Little Women fans are being asked to finish off a piece of Louisa May Alcott’s unfinished work. Here is everything we know about it.
Little Women fans, we’ve got some exciting news for you. An early piece of unfinished work by the book’s beloved author, Lousia May Alcott, has just been published for the first time. Alcott, who had a varied career that included writing poems, short stories and thrillers. wrote the little-known piece when she was 17.
Fans can now read it in The Strand literary magazine – and readers are being asked to finish writing it.
The story, called Aunt Nellie’s Diary, is told from the perspective of a single woman who is responsible for looking after her teenage niece, Annie. When Annie’s friend Isabel comes to stay, Nellie becomes concerned that the girl’s attractive exterior hides a “darkness within”.
The 9,000-word work describes how both girls fall for the motherless Edward Clifford, who possesses his late “mother’s gentle heart beautifully blended with the calm and noble mind of his father”.
Colour us intrigued.
“She was ahead of her time in many respects, from being a feminist and abolitionist,” says The Strand’s editor Andrew Gulli, as reported in The Guardian. “Fans will enjoy the idyllic life portrayed in the novel with picnics, and masked balls, which is a far cry from the life most of are leading today.”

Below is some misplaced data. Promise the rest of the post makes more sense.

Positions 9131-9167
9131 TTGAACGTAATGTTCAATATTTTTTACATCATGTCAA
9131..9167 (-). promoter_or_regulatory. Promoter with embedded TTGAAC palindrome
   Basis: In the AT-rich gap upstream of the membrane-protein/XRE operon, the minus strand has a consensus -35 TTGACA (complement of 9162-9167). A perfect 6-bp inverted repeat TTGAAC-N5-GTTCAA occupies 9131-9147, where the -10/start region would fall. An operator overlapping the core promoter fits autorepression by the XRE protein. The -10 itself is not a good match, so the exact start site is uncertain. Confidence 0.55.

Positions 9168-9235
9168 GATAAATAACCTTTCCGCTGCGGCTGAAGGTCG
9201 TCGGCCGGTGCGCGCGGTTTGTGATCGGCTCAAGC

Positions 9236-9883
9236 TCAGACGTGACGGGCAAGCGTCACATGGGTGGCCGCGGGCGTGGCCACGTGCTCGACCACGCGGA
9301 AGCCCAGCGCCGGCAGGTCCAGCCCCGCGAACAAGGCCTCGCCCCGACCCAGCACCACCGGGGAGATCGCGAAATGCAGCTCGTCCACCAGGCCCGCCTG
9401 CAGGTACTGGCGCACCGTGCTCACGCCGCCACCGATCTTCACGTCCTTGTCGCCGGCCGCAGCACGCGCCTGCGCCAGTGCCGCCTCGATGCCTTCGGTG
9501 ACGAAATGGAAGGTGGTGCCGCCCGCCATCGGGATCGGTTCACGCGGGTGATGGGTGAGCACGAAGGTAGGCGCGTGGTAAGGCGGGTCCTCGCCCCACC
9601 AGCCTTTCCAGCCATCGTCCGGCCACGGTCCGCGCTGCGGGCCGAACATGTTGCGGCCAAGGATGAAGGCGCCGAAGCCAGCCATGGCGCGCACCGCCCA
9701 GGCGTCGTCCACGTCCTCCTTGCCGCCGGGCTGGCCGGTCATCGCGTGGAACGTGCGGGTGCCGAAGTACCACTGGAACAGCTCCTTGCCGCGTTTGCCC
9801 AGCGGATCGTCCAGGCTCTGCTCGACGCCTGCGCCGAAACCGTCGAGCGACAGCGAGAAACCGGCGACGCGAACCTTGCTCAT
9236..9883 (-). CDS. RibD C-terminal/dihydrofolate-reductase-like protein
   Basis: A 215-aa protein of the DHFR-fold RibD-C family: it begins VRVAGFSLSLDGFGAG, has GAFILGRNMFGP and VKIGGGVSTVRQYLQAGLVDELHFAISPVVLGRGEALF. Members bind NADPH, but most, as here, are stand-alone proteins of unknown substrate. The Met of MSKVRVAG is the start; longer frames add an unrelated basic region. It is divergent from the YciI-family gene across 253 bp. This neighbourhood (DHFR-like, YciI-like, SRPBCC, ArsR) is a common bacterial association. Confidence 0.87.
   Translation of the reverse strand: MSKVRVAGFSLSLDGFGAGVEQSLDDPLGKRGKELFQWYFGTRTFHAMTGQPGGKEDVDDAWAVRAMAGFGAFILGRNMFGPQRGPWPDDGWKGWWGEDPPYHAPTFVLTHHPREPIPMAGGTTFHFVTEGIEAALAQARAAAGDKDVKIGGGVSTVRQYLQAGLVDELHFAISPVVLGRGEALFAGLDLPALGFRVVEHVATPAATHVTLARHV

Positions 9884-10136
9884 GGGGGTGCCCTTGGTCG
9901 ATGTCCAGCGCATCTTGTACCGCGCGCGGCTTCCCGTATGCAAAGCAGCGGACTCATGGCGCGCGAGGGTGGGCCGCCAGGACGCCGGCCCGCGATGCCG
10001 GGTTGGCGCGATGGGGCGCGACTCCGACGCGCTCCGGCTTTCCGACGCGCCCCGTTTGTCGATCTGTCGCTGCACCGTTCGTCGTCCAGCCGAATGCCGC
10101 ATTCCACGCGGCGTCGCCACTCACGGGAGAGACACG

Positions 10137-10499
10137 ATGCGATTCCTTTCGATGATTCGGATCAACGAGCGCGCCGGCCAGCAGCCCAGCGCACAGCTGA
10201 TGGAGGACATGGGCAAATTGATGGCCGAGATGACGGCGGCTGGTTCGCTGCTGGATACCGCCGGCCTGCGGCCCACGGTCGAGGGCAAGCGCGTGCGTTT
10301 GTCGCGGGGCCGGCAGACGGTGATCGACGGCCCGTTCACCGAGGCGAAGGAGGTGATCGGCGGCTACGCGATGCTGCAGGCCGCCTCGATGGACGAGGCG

And, in the same report, Daniel Shealy, professor of English at the University of North Carolina-Charlotte, says the story showed “an emerging talent on the cusp of a promising career”.
The Strand is asking writers to now put themselves forward to finish the story. “Unfortunately, after 9,000 words, the narrative was abandoned, leaving many questions unanswered,” explains Gulli. “We’re now looking for authors who think they are up for the task of completing it.”
Shealy adds: “Good stories always keep readers wanting to turn the pages and Alcott, even in her late teens, knew this well. Aunt Nellie’s Diary, over 170 years after it was penned, now takes its rightful place among Alcott’s earliest works, revealing the promise and talent that would blossom in her celebrated literary career.”
Feel up to the challenge? Visit The Strand’s website to order the issue and find out more.
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